Mark Leonard discusses the state of international institutions and the challenges they face.
Question : Are International Institutions up to the challenge of Globalization?
Mark Leonard: I think that’s maybe the most interesting difference between the institutions which the U.S. created after the Second World War, which have been absolutely central to the peace and prosperity in the late 20th century, and the new institutions, which have been developed since the end of the Cold War, which will be central to dealing with a globalized world. There’s a big difference between the United Nations and the other Britain world institutions, which were largely about protecting the sovereignty of states, protecting them from external interference in their affairs, to stop war between countries largely. And then newer institutions, like the World Trade Organization, the International Criminal Court, the Kyoto Treaty, and the Emissions Trading Scheme, which the European Union developed, which are not about trying to protect countries from external interference, but are, in fact, trying to regulate the behavior of countries very much by interfering with how they run themselves. And those new institutions are modeled and inspired by the experience which European countries have had within their own continent. And I think that those are the sort of institutions which capture the future. We are going to need to create a whole series of new institutions to deal with the problems that we’re facing now, to deal with nuclear proliferation, to deal with environmental catastrophe, and I think that the older institutions created after World War II are either going to have to be dramatically reformed so that they look more like this new wave of institutions, or they will kind of collapse and be superseded by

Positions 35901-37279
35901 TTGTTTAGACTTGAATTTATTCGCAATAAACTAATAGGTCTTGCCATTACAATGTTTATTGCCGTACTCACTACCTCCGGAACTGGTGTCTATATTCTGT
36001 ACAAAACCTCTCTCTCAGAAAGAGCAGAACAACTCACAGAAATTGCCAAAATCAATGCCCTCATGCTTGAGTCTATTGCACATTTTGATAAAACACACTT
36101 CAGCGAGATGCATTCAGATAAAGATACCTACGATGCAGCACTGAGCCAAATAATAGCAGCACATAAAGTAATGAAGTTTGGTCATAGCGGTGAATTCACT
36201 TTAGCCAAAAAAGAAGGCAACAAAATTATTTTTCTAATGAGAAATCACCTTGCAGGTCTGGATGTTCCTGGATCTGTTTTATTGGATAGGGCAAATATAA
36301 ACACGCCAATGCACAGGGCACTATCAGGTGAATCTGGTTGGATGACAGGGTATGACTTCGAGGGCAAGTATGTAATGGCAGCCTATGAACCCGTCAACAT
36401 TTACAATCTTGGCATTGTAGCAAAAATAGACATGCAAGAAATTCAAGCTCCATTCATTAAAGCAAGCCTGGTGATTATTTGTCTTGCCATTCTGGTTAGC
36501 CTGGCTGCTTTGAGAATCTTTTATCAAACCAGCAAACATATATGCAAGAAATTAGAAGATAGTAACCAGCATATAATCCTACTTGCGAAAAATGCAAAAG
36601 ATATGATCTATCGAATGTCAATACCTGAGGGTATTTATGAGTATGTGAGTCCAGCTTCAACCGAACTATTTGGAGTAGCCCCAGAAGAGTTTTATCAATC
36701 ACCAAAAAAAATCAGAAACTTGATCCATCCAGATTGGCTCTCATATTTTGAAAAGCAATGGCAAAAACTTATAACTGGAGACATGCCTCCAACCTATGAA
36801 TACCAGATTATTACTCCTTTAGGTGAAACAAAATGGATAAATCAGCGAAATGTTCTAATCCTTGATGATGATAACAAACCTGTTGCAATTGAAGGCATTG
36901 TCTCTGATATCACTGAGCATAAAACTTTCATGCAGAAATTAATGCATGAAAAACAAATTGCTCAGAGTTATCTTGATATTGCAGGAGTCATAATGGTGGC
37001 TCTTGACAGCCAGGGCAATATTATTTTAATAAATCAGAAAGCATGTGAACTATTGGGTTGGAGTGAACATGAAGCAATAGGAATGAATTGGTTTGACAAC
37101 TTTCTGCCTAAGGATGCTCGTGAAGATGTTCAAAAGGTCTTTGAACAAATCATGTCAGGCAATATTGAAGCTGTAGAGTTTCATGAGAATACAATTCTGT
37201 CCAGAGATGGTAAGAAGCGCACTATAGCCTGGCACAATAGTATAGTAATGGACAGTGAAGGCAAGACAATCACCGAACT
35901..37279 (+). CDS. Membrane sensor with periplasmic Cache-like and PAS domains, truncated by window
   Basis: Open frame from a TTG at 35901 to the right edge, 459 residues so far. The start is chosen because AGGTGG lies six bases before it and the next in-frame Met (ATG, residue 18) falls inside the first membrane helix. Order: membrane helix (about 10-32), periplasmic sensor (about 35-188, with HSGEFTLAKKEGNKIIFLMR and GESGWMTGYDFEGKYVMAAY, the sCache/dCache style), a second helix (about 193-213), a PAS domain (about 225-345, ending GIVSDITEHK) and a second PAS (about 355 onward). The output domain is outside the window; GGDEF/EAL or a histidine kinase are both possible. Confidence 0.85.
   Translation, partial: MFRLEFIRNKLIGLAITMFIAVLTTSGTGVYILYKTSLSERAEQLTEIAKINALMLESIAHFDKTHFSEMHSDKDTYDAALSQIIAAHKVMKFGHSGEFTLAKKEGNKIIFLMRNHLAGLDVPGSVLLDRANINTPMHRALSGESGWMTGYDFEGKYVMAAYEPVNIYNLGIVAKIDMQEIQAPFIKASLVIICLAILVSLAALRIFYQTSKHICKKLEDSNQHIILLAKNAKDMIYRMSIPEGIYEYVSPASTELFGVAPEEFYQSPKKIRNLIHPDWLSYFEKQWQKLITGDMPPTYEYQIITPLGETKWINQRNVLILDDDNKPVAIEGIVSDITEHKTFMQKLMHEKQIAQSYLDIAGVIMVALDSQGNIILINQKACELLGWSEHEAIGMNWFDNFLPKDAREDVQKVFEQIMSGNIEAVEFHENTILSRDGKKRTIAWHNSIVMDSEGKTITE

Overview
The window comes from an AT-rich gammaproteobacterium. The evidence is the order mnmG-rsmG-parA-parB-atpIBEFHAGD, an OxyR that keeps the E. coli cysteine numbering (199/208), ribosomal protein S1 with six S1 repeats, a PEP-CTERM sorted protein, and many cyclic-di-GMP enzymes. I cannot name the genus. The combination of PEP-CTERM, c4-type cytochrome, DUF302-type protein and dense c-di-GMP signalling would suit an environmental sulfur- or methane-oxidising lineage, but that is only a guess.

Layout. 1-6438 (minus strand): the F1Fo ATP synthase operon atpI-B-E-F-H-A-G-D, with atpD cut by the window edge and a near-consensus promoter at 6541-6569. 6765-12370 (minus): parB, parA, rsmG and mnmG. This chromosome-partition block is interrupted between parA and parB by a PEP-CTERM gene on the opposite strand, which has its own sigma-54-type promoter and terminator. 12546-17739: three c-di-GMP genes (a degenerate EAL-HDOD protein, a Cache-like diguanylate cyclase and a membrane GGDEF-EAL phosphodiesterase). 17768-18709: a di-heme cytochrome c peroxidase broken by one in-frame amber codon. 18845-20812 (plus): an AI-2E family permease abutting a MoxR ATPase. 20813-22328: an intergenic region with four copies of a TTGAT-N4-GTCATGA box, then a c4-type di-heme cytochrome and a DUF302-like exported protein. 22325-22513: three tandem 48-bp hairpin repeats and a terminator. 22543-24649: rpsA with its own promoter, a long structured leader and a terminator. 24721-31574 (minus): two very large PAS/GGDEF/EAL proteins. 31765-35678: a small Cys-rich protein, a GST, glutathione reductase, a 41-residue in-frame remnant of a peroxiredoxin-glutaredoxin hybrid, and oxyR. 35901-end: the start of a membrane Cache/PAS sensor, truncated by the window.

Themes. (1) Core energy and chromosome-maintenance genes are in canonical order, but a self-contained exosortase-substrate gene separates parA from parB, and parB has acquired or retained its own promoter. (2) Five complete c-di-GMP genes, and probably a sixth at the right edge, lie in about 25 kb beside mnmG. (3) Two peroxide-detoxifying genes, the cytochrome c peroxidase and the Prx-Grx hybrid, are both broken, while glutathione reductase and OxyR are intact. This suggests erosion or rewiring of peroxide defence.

entirely new institutions.